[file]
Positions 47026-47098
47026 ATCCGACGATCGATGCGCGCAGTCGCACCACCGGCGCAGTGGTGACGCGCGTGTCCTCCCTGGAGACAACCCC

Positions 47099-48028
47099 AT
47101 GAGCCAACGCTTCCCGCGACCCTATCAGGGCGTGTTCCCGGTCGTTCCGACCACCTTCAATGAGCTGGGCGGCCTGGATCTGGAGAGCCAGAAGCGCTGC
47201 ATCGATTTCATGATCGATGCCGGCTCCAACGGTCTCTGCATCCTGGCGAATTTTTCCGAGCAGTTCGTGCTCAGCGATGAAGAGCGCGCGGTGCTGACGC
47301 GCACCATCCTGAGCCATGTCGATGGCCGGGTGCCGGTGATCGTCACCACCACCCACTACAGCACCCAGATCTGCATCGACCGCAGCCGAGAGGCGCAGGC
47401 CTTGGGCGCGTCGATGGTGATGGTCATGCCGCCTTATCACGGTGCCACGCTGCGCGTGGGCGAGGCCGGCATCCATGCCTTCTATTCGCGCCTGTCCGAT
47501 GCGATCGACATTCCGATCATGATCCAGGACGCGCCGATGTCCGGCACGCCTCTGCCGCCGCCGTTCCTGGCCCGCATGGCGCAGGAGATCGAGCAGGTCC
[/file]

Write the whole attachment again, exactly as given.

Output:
Positions 47026-47098
47026 ATCCGACGATCGATGCGCGCAGTCGCACCACCGGCGCAGTGGTGACGCGCGTGTCCTCCCTGGAGACAACCCC

Positions 47099-48028
47099 AT
47101 GAGCCAACGCTTCCCGCGACCCTATCAGGGCGTGTTCCCGGTCGTTCCGACCACCTTCAATGAGCTGGGCGGCCTGGATCTGGAGAGCCAGAAGCGCTGC
47201 ATCGATTTCATGATCGATGCCGGCTCCAACGGTCTCTGCATCCTGGCGAATTTTTCCGAGCAGTTCGTGCTCAGCGATGAAGAGCGCGCGGTGCTGACGC
47301 GCACCATCCTGAGCCATGTCGATGGCCGGGTGCCGGTGATCGTCACCACCACCCACTACAGCACCCAGATCTGCATCGACCGCAGCCGAGAGGCGCAGGC
47401 CTTGGGCGCGTCGATGGTGATGGTCATGCCGCCTTATCACGGTGCCACGCTGCGCGTGGGCGAGGCCGGCATCCATGCCTTCTATTCGCGCCTGTCCGAT
47501 GCGATCGACATTCCGATCATGATCCAGGACGCGCCGATGTCCGGCACGCCTCTGCCGCCGCCGTTCCTGGCCCGCATGGCGCAGGAGATCGAGCAGGTCC